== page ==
While a debate swirls around how to ensure the quality of extra virgin olive oil in the United States, Europe and elsewhere, consumers in India are getting an entirely different message.

In a new campaign rolled out by the country’s largest olive oil marketer, it’s the lowest edible grade — one that can’t even legally be called “olive oil” in most places — that Indians should turn to for a healthier diet: Introducing the only major campaign in the world to promote olive pomace oil.

It’s all under the direction of VN Dalmia, 57, son of pioneer industrialist Ramkrishna Dalmia, and the chairman of Dalmia Continental, the company behind Leonardo Olive Oil.

He is the president of the Indian Olive Association, a former president of the Indo-American Chamber of Commerce, a trustee at the Darden School of Business at the University of Virginia, and a Knight Commander of Italy for his contribution to the development of friendly relations. “I am conscious of my responsibilities and weigh my words carefully as I speak,” he told Olive Oil Times.

Dalmia has been criticized for choosing to concentrate marketing efforts on the lowest oil grade but he says his critics have it all wrong. “Criticism is misconceived and displays a lack of understanding of the realities of the Indian marketplace,” he said.

“We have various companies, associations, consortia and even the IOC trying to introduce new ‘Mediterranean’ and other diets, new tastes, etc. and concurrently telling us that (extra virgin) tastes ‘better.’  This is akin to taking coconut oil to Italy or Spain and telling them that their food would taste better if cooked in coconut oil or, for that matter, mustard oil to France and proposing the same to them! Good marketing consists of determining and giving the customer what she wants and needs rather than trying to shove your product down her throat and tell her what is better for her.”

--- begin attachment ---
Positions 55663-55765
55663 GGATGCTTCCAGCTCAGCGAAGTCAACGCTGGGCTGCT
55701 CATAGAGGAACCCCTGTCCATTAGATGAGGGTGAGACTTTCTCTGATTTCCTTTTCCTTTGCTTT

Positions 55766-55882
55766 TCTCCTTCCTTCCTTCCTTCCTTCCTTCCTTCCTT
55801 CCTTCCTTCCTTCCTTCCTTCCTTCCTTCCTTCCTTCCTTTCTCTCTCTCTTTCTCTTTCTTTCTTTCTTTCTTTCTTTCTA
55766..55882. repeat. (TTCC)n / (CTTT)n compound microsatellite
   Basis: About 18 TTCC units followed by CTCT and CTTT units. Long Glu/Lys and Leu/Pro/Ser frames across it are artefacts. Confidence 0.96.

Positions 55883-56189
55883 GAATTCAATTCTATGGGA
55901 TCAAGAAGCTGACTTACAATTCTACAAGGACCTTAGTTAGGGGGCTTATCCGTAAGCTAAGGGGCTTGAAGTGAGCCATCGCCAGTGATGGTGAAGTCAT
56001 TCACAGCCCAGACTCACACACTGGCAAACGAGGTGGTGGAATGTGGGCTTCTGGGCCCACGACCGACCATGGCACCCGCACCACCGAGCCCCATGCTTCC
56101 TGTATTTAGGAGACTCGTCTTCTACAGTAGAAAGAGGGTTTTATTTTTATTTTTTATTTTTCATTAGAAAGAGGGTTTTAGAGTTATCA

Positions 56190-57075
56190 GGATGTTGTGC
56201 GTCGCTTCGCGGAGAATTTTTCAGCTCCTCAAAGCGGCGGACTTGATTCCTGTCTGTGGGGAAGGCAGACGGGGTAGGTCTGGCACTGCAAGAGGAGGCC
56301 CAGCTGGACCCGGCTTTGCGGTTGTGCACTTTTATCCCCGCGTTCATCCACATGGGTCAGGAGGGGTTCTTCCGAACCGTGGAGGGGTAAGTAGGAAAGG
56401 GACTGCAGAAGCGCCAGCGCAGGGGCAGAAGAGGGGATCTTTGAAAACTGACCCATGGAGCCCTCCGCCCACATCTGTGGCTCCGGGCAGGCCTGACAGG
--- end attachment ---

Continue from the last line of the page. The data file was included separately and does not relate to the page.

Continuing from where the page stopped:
After pressing olives into oil, what’s left is the residue called pomace: the solid remains of the olive including skins, pulp, seeds, and stems. There is such a little amount of oil left in the pomace that it cannot be extracted by pressing, but only through industrial refining including the use of chemical solvents (like hexane), extremely high heat and deodorization.

Olive pomace oil is used by instututional food services, restaurants and pizzerias. It is often picked up by unwitting shoppers swayed by the romantic packaging with its misleading wording and low price — unaware that they’re not actually buying olive oil at all.

It’s the olive pomace grade that Dalmia emphasizes in a new mass-market campaign in India under the slogan “Go Indiano.”

“We decided to focus on Indian cuisine and daily use because that is where the volume would come from. We introduced Leonardo Olive Pomace Oil because of the way Indian food is prepared,” Dalmia said. “Everyday Indian food involves high-heat cooking. Extra virgin olive oil presented problems with frying: it was unstable at high temperatures and it imparted an olive flavor to the food and thus changed the taste. As a result, people who tried it concluded that olive oil was unsuitable for Indian cooking and abandoned it. Olive pomace oil presented none of these problems.”

Abandoned is right. In a 2008 interview, Dalmia predicted consumption of olive oil in India would reach 25,000 tons in 2010, and 42,000 tons in 2012 — forecasts that turned out to be way off. Last year the total was 4,000 tons, this year it might be 6,000 — incredibly small numbers for 1.2 billion people. It would equal about 1/4 of a tablespoon per year for the average Indian, or about one-ten-thousandth of what the typical Greek consumes — or less than one-hundredth of the average American.

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